John Alan Kwodwo Kremanteng
John Alan Kwodwo Kremanteng

In the wake of his failure to clinch the Director-General’s position of the World Trade Organization (WTO), it is being widely speculated that Ghana’s former Trade Minister, Mr. Alan Kwadwo Kyerematen, may well be in the process of rekindling his presidential ambitions for 2016 (See “Alan Must Freeze His 2016 Presidential Ambition – Kofi Jumah” Ghanaweb.com 4/18/13).

Needless to say, such speculation may just be that: sheer speculation; nothing more. However, should it turn out that, indeed, Mr. Kyerematen is fervidly eyeing a shot at the 2016 presidential election, then he may well have put himself at quite a great disadvantage by seeming to have opportunistically abandoned the epic bettle of definitively stopping the “revolutionary” National Democratic Congress (NDC) from perpetually holding Ghanaian democracy hostage in dogged pursuit of his personal ambition of heading the World Trade Organization.

Even more complicated is the fact of Mr. Kyerematen’s public solicitation of the assistance of the politically embattled President John Dramani Mahama. In a sense, the all-too-pro-forma solicitation of the official endorsement of President Mahama for the WTO job, contradicted the officially held position of the main opposition New Patriotic Party (NPP) that the declaration of Mr. Mahama as winner of Election 2012 by Dr. Kwadwo Afari-Gyan, Ghana’s Electoral Commissioner, was flagrantly suspect and patently criminal.

If the foregoing observation has validity, then Mr. Kyerematen appears to have two options, that is, if, indeed, he hopes to rekindle his presidential ambitions in the near future. The first option is for him to rejoin the executive ranks of the New Patriotic Party and, in particular, the current groundswell of massive public support which the Akufo-Addo-led Election 2012 petition is receiving all over the African continent and within the international community at large.

This may be what the former Kumasi-Asokwa NPP-MP means, when he gushes rapturously over what Mr. Jumah terms as the “epic movement” that has just been started in the country. For my part, though, what ought to happen in order for Fourth Republican Ghanaian democracy to healthily advance, is for President Mahama to be summarily and promptly forced to resign and hand over to Nana Akufo-Addo, should the former be forensically found to have criminally colluded with Dr. Afari-Gyan to rig Election 2012 in favor of the so-called National Democratic Congress.

Calling for an electoral re-run, as some are suggesting, would be tantamount to rewarding a criminal. Then also, it would necessitate the right of Nana Akufo-Addo to govern the country for as long as it took Mr. Mahama to illegally rule the country since his fraudulent swearing in this past January. This is what democratic fair-play is incontrovertibly about.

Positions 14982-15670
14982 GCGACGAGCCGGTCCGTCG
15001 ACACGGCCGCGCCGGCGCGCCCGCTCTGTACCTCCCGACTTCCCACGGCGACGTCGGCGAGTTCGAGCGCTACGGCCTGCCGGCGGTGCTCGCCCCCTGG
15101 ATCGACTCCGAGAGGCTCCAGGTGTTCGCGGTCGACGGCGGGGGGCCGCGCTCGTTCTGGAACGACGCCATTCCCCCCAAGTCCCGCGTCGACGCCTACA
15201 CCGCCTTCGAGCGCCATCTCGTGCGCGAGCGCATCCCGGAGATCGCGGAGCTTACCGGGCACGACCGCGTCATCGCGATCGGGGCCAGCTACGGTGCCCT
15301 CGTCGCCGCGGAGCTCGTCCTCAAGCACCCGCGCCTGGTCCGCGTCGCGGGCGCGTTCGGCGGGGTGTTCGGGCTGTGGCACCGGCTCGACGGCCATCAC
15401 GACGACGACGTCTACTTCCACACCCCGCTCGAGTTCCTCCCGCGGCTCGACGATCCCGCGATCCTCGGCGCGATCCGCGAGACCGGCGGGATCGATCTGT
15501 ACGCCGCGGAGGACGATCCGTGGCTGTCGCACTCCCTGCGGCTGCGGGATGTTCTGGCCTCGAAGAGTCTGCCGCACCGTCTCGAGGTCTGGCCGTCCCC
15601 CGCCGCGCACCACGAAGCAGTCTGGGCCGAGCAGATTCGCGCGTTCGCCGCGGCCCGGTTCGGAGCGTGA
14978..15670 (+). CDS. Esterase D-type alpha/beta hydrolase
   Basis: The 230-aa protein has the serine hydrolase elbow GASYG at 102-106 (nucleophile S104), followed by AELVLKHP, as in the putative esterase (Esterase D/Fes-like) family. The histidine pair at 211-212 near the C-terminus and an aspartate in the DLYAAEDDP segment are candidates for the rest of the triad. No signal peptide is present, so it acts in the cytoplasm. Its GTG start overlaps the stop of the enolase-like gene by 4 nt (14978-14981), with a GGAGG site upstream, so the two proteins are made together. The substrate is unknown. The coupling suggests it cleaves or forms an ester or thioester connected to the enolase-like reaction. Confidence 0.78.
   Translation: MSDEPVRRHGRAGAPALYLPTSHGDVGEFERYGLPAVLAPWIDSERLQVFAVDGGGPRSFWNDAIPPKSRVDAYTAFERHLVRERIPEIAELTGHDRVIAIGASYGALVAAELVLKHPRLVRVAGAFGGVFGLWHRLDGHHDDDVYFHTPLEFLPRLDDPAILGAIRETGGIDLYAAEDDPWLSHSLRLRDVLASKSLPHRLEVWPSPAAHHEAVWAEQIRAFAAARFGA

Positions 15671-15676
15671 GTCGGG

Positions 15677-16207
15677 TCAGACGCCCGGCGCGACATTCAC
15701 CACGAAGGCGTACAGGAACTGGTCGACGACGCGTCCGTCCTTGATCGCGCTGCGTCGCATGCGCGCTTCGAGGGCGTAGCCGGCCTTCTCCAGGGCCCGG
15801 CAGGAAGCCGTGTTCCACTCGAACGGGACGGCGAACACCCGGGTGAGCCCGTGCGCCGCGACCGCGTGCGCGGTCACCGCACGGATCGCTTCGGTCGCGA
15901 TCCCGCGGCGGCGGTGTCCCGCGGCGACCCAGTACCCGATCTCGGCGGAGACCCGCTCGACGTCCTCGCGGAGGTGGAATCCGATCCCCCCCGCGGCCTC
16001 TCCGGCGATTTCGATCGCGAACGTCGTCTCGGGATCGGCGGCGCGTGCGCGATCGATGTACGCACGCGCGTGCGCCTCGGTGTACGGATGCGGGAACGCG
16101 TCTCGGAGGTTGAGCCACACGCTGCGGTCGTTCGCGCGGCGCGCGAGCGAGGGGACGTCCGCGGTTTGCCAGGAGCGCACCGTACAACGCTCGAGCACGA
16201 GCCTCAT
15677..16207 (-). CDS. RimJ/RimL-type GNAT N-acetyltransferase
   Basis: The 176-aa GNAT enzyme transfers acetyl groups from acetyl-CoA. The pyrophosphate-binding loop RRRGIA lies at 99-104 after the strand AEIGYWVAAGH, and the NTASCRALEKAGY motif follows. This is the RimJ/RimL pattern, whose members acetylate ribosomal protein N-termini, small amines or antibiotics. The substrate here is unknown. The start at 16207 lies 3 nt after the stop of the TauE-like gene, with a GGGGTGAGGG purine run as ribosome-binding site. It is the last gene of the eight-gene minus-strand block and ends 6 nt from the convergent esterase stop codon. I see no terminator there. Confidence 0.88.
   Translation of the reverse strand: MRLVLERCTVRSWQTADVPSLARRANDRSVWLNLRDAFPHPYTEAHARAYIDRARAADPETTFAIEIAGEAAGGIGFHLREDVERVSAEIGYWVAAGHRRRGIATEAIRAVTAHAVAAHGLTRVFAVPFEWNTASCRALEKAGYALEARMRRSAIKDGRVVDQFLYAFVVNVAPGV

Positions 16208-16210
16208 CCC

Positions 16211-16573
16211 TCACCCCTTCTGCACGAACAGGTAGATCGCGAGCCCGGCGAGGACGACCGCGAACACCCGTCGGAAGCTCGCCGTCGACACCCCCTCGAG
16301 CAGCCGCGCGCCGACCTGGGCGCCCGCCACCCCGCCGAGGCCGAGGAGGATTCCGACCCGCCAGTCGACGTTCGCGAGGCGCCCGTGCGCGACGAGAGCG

Another alternative to the preceding is for the Supreme Court and/or Parliament to call for the immediate establishment of a Transitional Government (TG), possibly headed by former President John Agyekum-Kufuor, with members of both major parties fairly equally represented, until another general election can be called. This will probably take the better part of a year.

Needless to say, if it is forensically established that, indeed, President Mahama colluded with Dr. Afari-Gyan to railroad the sacred mandate of the Ghanaian electorate, then, of course, there is no other alternative than to expressly and forthwith prohibit Mr. Mahama from contesting the presidency for good.

Some critics, largely sympathizers of the National Democratic Congress, have questioned why Messrs. Adu A. Boahen and Agyekum-Kufuor had not vigorously challenged the political legitimacy of Mr. Rawlings in both 1992 and 1996, respectively, the way Nana Akufo-Addo is doing presently. My simple answer is that so debilitatingly had Strongman Rawlings both intimidated and traumatized his political and ideological opponents as to render them virtually impotent.

In sum, whether he is accurately perceived as such or not, Nana Akufo-Addo veritably represents a new democratically revolutionary era in post-colonial Ghanaian politics.

Kwame Okoampa-Ahoofe, Jr., Ph.D.

Department of English

Nassau Community College of SUNY

Garden City, New York

April 18, 2013

E-mail: [email protected]

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